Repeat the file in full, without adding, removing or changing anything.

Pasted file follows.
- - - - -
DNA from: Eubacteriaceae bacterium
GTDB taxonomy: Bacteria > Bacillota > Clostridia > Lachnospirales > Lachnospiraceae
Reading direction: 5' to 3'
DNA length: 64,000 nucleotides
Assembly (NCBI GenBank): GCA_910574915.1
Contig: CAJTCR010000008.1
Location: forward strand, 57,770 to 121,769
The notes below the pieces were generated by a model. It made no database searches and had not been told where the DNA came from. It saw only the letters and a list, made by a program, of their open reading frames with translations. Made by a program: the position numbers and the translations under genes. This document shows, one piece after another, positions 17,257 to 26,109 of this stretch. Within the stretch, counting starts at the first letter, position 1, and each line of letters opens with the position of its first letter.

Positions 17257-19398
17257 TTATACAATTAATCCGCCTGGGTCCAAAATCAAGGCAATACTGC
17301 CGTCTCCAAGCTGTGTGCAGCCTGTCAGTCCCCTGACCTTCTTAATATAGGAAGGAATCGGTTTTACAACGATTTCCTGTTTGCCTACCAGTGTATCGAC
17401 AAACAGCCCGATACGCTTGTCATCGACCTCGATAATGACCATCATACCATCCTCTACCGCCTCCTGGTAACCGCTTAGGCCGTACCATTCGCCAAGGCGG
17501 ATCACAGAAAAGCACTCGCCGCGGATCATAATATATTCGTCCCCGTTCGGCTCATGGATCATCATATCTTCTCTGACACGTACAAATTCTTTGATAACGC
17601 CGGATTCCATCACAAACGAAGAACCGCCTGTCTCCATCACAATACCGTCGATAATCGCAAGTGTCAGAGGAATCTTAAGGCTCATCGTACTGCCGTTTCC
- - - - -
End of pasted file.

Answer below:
DNA from: Eubacteriaceae bacterium
GTDB taxonomy: Bacteria > Bacillota > Clostridia > Lachnospirales > Lachnospiraceae
Reading direction: 5' to 3'
DNA length: 64,000 nucleotides
Assembly (NCBI GenBank): GCA_910574915.1
Contig: CAJTCR010000008.1
Location: forward strand, 57,770 to 121,769
The notes below the pieces were generated by a model. It made no database searches and had not been told where the DNA came from. It saw only the letters and a list, made by a program, of their open reading frames with translations. Made by a program: the position numbers and the translations under genes. This document shows, one piece after another, positions 17,257 to 26,109 of this stretch. Within the stretch, counting starts at the first letter, position 1, and each line of letters opens with the position of its first letter.

Positions 17257-19398
17257 TTATACAATTAATCCGCCTGGGTCCAAAATCAAGGCAATACTGC
17301 CGTCTCCAAGCTGTGTGCAGCCTGTCAGTCCCCTGACCTTCTTAATATAGGAAGGAATCGGTTTTACAACGATTTCCTGTTTGCCTACCAGTGTATCGAC
17401 AAACAGCCCGATACGCTTGTCATCGACCTCGATAATGACCATCATACCATCCTCTACCGCCTCCTGGTAACCGCTTAGGCCGTACCATTCGCCAAGGCGG
17501 ATCACAGAAAAGCACTCGCCGCGGATCATAATATATTCGTCCCCGTTCGGCTCATGGATCATCATATCTTCTCTGACACGTACAAATTCTTTGATAACGC
17601 CGGATTCCATCACAAACGAAGAACCGCCTGTCTCCATCACAATACCGTCGATAATCGCAAGTGTCAGAGGAATCTTAAGGCTCATCGTACTGCCGTTTCC